I found the history degree at UCLan extremely stimulating, the resources that were offered by the lecturers were always relevant to the topic/module and there was always the opportunity for further study which was supported and encouraged by the teaching staff. They are all well versed in their chosen subject and I have always found them to be accessible. Enquiries are always answered quickly, with further one-to-one feedback offered if required.
There are modules of large scope covering the broad sweep of history, and intensive studies based on the latest research by members of staff. A central feature of the course is an emphasis on the development of the skills of historical analysis as well as the acquisition of historical understanding. We also offer modules designed to provide an insight into various heritage-related careers.
For a concise summary of the main features of this course, see our course specification.
For information on possible changes to course information, see our Important Information.
For detailed information about studying this course at UCLan, please see the course handbook for your year of entry:
Full-time: £9,250 per year (UK/EU)
Part-time: £1,540 per 20 credits studied (UK/EU)
Tuition Fees are per year unless otherwise stated and may be subject to increase annually in line with UK Retail Price Index inflation rate
For 2016/17 fees please refer to our fees page.
The history team has strong links and partnerships with organisations of regional, national and international significance, including:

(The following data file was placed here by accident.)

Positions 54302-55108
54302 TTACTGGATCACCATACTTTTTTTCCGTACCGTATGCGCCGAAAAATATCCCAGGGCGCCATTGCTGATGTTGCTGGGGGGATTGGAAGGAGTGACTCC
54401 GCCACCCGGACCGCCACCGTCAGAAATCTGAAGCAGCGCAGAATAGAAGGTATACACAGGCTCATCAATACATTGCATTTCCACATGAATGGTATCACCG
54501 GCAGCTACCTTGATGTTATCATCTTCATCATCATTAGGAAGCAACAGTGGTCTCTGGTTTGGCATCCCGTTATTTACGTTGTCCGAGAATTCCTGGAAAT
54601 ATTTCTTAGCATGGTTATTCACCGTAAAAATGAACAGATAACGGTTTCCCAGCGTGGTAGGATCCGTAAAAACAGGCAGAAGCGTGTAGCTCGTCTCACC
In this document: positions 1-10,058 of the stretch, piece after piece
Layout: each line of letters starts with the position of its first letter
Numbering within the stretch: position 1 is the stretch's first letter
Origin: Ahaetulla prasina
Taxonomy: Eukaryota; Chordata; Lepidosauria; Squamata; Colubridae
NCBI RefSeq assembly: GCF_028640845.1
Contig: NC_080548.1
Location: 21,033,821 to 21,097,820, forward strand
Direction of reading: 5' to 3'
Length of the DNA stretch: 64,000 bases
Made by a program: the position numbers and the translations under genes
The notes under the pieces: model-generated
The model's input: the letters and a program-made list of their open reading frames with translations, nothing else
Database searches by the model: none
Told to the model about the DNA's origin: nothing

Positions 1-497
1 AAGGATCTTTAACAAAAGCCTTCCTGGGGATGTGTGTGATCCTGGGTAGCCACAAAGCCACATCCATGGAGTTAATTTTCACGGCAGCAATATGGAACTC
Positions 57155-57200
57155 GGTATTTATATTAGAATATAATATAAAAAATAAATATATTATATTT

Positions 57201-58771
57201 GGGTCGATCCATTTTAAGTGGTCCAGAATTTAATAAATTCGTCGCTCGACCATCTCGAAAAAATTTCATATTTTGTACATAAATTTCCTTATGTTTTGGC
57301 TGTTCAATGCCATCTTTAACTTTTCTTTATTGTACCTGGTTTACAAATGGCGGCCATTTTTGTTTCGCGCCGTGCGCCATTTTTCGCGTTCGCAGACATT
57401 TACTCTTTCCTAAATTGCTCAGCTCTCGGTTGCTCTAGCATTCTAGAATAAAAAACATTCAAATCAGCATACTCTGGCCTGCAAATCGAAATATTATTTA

Gain international work experience through the Centre for Volunteering and Community Leadership with second and third year modules which are accredited by the Institute of Leadership and Management.
Each module consists of a lecture, workshop and/or a seminar discussion group each week. You will have a personal tutor who devotes time to seeing you on an individual basis.
Most history modules are assessed by coursework alone, and assessment includes a wide range of forms, such as essays, projects, group seminar presentations, reviews and reports.
Studying for a history degree at UCLan has been a thoroughly rewarding experience, and the course has exceeded my expectations in every respect. The wide-ranging modules are practical, stimulating and well supported, and have inspired me to undertake postgraduate study at UCLan in order to pursue a career in history.
We are attuned to the needs of the graduate jobs market. With this in mind, we offer a range of employability modules which aim to combine direct workplace experience and project management with the wider qualities and transferable skills that the study of History necessarily entails: the capacity for rigorous research; critical judgement; intellectual independence.
Our history graduates have gone on to very successful careers in teaching, museum, library and archive work.
You can choose to support the international dimension of your History degree and to enhance your international career opportunities by learning a language or travelling abroad, with awards and bursaries available through our Worldwise Learning Centre.
You’ll have the opportunity to spend a semester overseas. Most commonly history students choose an American institution, although you can study in a range of European countries through the ERASMUS programme.
Students who completed the 2015 National Student Survey (NSS) and studied History rated the teaching on their course very highly. 93% said that staff are good at explaining things, while 90% said staff made the subject interesting.